The hack is not the only motivation for this move as, in July of last year, HectorDAO suffered huge losses after over $8 million was lost due to depegging incidents linked to the $1.5 billion Multichain exploit. Despite a vote to liquidate the treasury and return funds to investors, most of these funds remain undistributed.

Interpath's takeover is a pivotal moment for HectorDAO, and is aimed at stabilizing the situation and ensuring a structured approach to managing and potentially recovering the lost assets. The firm's authority to control communication channels also means it will be the primary source of updates for token holders and concerned investors as they try to navigate through the recovery process and the ongoing investigation into the hack.

DCG Challenges Genesis Bankruptcy Settlement

Digital Currency Group (DCG), a venture capital firm, voiced objections against a settlement agreement reached by its bankrupt subsidiary, Genesis, with the New York Attorney General’s (NYAG) Office. Filed on Feb. 21, DCG's objection criticizes the settlement's approach to compensating unsecured creditors based on asset valuations at the time of distribution rather than at the petition date, which DCG argues contradicts requirements set by the Bankruptcy Code. The U.S. Supreme Court has established that settlements cannot breach the Bankruptcy Code, reinforcing DCG's stance.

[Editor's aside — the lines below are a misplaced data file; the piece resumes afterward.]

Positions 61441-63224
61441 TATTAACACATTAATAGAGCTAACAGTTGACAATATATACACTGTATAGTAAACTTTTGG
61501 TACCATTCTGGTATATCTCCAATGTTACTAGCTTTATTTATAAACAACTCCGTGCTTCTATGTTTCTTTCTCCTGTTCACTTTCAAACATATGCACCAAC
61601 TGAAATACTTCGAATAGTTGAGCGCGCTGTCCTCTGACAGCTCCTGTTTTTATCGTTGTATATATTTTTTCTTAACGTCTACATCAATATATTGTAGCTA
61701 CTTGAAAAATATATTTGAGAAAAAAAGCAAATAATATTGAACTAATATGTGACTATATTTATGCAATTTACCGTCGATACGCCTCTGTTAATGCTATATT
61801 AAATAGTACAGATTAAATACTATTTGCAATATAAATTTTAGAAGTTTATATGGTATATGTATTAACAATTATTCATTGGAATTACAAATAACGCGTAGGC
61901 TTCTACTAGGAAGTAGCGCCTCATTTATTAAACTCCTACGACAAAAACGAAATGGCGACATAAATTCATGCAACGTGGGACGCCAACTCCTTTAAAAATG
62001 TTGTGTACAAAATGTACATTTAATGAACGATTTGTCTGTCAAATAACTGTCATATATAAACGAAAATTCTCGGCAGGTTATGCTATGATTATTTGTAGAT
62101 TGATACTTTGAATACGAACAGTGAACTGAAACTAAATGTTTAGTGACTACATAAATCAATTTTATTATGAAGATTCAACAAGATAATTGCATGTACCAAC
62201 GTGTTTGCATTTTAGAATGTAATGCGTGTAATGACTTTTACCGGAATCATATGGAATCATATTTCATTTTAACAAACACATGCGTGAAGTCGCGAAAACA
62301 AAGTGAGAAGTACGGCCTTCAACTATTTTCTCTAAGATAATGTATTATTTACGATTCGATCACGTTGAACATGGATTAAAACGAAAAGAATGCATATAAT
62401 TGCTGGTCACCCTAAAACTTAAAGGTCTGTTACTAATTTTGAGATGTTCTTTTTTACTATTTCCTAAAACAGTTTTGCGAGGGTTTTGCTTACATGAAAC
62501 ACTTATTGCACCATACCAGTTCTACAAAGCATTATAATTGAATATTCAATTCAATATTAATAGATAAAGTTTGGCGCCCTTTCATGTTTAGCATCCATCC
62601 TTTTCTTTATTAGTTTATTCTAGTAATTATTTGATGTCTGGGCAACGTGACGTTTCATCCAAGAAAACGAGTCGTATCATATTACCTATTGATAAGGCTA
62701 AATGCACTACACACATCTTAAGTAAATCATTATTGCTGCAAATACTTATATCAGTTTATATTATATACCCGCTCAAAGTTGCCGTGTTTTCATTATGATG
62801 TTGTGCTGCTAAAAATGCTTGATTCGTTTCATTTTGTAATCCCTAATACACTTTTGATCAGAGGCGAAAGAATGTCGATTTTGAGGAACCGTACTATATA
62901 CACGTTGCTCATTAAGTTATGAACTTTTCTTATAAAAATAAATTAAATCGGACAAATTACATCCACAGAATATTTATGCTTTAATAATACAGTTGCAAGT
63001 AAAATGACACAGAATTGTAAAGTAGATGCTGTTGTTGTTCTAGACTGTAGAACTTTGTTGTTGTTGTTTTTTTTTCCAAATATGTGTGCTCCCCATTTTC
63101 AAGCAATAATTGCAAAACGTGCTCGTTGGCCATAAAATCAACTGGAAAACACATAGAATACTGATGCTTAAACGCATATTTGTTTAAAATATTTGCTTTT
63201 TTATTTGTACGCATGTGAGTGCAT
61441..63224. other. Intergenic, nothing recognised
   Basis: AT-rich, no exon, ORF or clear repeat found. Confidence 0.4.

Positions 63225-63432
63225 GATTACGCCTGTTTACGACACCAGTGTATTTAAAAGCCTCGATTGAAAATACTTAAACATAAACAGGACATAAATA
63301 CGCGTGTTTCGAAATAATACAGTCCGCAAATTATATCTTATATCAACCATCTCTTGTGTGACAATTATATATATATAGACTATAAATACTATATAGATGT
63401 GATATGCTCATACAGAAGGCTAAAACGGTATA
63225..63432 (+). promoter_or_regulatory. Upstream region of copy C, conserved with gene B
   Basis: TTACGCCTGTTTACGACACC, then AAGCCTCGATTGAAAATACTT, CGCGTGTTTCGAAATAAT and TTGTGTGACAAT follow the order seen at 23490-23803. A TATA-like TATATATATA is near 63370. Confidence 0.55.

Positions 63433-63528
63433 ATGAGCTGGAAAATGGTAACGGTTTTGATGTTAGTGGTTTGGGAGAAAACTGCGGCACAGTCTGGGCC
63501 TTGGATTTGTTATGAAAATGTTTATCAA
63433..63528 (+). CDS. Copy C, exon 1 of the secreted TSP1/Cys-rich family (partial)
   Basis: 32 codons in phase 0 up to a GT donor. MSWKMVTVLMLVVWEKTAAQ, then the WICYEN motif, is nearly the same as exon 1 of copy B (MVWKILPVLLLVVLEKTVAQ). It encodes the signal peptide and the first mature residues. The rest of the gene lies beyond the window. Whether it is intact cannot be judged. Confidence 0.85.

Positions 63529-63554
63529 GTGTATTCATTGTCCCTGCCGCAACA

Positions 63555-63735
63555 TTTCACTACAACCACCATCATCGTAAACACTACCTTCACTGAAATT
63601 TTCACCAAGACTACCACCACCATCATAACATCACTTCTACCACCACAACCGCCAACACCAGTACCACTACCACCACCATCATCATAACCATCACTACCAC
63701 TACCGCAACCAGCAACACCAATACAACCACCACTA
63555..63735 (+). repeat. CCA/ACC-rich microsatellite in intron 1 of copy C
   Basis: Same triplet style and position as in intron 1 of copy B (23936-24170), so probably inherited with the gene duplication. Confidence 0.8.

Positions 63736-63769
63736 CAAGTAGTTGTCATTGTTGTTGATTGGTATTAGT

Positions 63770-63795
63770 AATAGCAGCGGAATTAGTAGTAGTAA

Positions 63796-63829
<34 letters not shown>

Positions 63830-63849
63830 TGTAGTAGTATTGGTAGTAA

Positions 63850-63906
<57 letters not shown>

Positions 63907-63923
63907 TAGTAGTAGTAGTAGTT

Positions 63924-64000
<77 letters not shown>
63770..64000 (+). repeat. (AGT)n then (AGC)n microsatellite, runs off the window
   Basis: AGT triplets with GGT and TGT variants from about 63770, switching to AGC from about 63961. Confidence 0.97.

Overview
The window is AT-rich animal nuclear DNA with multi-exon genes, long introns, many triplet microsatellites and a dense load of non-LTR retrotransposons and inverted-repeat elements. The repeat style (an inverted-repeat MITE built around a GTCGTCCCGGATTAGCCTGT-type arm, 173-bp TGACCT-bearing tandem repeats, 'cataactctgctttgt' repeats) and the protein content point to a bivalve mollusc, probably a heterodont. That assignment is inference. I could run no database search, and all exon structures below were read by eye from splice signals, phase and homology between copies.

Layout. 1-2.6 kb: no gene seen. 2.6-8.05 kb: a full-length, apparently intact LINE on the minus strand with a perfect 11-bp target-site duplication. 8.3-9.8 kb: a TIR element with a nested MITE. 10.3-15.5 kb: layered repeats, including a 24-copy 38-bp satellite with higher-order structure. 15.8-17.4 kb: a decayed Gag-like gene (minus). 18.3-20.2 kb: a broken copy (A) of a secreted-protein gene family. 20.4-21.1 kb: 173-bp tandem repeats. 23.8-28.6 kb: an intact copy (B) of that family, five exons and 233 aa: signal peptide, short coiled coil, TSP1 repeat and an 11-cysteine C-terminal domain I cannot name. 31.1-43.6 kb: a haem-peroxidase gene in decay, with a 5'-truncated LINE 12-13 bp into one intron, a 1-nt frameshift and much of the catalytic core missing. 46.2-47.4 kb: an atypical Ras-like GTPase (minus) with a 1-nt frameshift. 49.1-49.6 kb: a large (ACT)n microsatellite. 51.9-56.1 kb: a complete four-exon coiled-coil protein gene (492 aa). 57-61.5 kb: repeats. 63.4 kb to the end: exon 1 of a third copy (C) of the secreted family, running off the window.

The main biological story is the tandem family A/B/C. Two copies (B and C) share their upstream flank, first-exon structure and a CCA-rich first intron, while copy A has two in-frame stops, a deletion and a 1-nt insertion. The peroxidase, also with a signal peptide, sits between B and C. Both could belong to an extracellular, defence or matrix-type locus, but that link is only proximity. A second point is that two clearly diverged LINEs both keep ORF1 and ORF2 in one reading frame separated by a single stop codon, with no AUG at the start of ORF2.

DCG contends that the settlement unfairly allocates the residual value of the debtor's estates to the NYAG and, subsequently, to unsecured creditors, bypassing DCG's rightful participation as a creditor and equity holder. This arrangement, according to DCG, deprives them of a fair opportunity to engage in the distribution process after unsecured creditors' claims are addressed. Notably, the settlement stipulates that the NYAG will only be compensated after the unsecured creditors have been paid, positioning DCG, as Genesis's sole equity holder, as a secured creditor.

These objections come in the backdrop of a lawsuit filed by the NYAG in October of last year against Genesis, DCG, and crypto exchange Gemini, accusing them of defrauding investors through the Gemini Earn program, a partnership between Genesis and Gemini. DCG is now requesting that the court delay approval of the settlement until its concerns are fully addressed, arguing that the current arrangement prioritizes certain creditors at the expense of others and fails to consider the potential for successfully contesting the NYAG's claims in court.